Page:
That’s why I’m thinking this week about lessons for bike planning that can be taken from Critical Regionalism, a movement in architecture. It is a way of thinking that is global and progressive (not parochial or red-necked), but which at the same time is grounded in the cultural conditions of a particular region. Jan Gehl parachuting in with ideas about blue painted cycle tracks, impresses the average Joe about as much as I would be impressed if McDonalds wanted to replace the canteens at my kids’ schools. Bicycle transport itself, isn’t a problem. Everyone sees the advantage. What the masses don’t want, is bicycle transport at the expense of car transport, as the Dutch and the Danish have managed to do. A critical regionalist method of increasing bike transport, would begin by looking at how bicycling already works in a particular city.

Part of my research for Cycle Space was just hanging out on a bike in a number of cities: Singapore, Chicago, Portland, Sydney… I can’t even remember them all. Importantly, I was not led around. I didn’t want to devolve metal mapping to guides. I like going to cities and figuring out for myself how to commute, meet with friends and use that city by bike. You get a sense as to how cycling might progress from within. You see, for example, the importance of parading oneself in French culture, of displaying your wealth if you’re Chinese, of standing on principle if you live in New York, or proving to yourself that you’re made of good stuff if your granny was Calvinist and has imbued these values within you.

From these necessarily crude observations about the collective bicycling psyche, you move onto working with maps. How much of the grey network of streets can you cordon off for protected cycle tracks? Given the mayor was elected by voters who are committed to driving, the short answer is most likely: “not much!” A demonstration cycle track connecting destinations popular among students and yuppies might be your best start.

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Again and again though, I see local communities of true believers pinning their hopes to projects like these, that stick it to drivers, then becoming despondent if they don’t go ahead. But there are so many other fronts they can work on!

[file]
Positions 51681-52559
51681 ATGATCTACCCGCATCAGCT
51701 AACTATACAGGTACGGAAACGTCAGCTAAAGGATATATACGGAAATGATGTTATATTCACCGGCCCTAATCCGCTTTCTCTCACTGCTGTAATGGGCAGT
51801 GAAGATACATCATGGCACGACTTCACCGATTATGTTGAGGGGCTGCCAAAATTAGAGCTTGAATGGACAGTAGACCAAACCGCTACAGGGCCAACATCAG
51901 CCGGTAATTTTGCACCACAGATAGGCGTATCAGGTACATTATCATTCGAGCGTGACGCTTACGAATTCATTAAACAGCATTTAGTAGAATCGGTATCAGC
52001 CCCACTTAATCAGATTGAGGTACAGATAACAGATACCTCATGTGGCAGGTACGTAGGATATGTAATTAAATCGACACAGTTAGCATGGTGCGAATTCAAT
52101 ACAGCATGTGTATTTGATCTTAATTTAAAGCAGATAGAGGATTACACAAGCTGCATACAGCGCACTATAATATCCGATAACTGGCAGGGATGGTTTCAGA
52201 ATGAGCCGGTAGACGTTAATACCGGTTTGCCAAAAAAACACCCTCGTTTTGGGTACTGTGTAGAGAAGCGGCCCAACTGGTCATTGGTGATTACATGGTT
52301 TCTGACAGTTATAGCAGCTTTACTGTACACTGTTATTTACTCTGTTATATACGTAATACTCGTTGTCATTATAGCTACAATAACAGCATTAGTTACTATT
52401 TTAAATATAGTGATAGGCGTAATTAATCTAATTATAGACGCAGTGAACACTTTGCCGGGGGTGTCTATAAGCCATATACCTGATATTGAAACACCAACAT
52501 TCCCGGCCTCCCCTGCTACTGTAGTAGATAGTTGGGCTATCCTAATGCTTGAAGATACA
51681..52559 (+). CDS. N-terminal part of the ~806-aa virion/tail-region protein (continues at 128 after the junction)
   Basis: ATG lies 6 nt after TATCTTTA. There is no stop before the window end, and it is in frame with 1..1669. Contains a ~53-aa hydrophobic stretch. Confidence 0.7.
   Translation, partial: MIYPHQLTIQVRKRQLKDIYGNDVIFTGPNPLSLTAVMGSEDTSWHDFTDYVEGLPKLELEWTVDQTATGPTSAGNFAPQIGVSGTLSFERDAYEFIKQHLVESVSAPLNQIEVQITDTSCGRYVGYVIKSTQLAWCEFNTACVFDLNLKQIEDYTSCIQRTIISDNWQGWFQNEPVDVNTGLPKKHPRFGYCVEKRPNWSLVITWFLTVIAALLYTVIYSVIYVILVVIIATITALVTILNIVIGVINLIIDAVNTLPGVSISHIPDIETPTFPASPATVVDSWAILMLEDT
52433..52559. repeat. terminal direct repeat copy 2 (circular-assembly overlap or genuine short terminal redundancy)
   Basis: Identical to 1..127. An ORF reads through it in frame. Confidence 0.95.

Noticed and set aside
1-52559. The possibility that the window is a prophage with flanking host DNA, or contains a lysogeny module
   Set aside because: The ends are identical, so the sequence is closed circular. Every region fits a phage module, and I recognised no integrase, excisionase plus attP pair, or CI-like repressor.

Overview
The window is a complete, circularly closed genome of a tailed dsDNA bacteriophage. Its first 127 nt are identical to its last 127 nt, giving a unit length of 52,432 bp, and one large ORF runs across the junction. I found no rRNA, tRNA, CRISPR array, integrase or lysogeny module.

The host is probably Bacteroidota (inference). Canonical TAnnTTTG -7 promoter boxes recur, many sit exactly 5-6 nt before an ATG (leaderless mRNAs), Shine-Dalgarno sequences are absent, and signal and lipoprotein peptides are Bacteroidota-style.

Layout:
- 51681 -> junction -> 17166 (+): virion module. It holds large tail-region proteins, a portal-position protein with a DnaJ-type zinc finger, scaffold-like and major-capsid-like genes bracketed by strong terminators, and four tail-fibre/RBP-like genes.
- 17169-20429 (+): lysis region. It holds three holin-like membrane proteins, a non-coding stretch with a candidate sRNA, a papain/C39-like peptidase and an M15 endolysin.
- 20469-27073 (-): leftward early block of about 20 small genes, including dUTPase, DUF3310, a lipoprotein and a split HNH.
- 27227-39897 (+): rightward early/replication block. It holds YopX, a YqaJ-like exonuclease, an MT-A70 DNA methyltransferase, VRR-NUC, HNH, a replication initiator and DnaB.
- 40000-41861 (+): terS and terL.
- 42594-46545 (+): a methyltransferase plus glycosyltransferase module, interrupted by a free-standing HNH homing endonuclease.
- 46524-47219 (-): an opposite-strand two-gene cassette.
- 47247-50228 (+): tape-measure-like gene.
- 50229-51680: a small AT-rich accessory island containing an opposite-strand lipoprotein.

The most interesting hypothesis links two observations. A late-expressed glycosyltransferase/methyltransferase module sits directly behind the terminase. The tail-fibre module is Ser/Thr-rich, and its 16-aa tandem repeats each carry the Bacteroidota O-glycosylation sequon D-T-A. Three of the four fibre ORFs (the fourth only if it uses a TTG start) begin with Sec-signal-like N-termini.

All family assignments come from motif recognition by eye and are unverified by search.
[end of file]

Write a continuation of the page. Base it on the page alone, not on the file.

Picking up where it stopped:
The most important is redevelopment land. A chapter in my book called “Brownfields to Bikefields” explains why derelict industrial land is vital to the future of bicycle transport. While bicycle advocates devote years to seeing a piece of one little street annexed for cycling, car lobbies are funding feasibility studies for entire old docklands and industrial sites. They want to ensure that when these are redeveloped, they are redeveloped on an automotive mobility platform.

Interestingly, the kinds of sites I am talking about are already there in most cyclists’ cognitive maps of their cities. They’re off to the side of the shortcuts we find along former rail corridors, waterfronts and the likes. If only bicycle advocates saw these sites the way developers do, maybe not with big dollar signs hovering above them, but as territories to claim. From our point of view, they are territories where right has a chance to beat might, where reason has a chance of triumphing over prejudice, and where maybe pigs won’t be able to fly, but where old people and children and everyone in between has a chance to organise their lives around bicycle transport.

I feel very privileged to have been offered a plenary talk at this years Velo-City. Of course I will go there to hear stories of triumph from cities led by dictators or unusual mayors with 51% of their voters not being car addicts. I have a feeling though that my selection as a key speaker is part of broadening of Velo-City’s agenda, consistent with the decision to host Velo-City in such an awful nation for cycling as mine. The time has come for intrinsic solutions particular to dispiriting contexts. In archi-speak, that is a Critical Regionalist approach.

About Steven

I'm on a mission to put cycling on the agendas of architects, urban designers and fellow academics, who see the potential for bicycles to change cities and buildings. My PhD is in architectural history and my interdisciplinary research spans art theory, philosophy and cultural studies. I teach architectural history and theory and design studio at The University of Tasmania, Australia, and formerly worked as an architect designing large public housing projects in Singapore.
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2 Responses to Toward a Critical Regionalist approach to bike planning

  1. Colin says:

    So on the one hand you’re promoting an intersection design that promotes bike transport at the expense of car transport by removing the possibility of slip lanes for drivers, removing the ability for trucks and buses to navigate the tight corner radii, requiring very slow driver cornering speeds due to the tight corner radii, and last but no means least, requires removal of two lanes of either car-travel or car-parking on every major street.

    And on the other hand you’re saying that promoting bicycle transport at the expense of car transport is a losing game, and we should look to brownfields as a tabula rasa where drivers have not yet dominated the landscape.

    Which is it?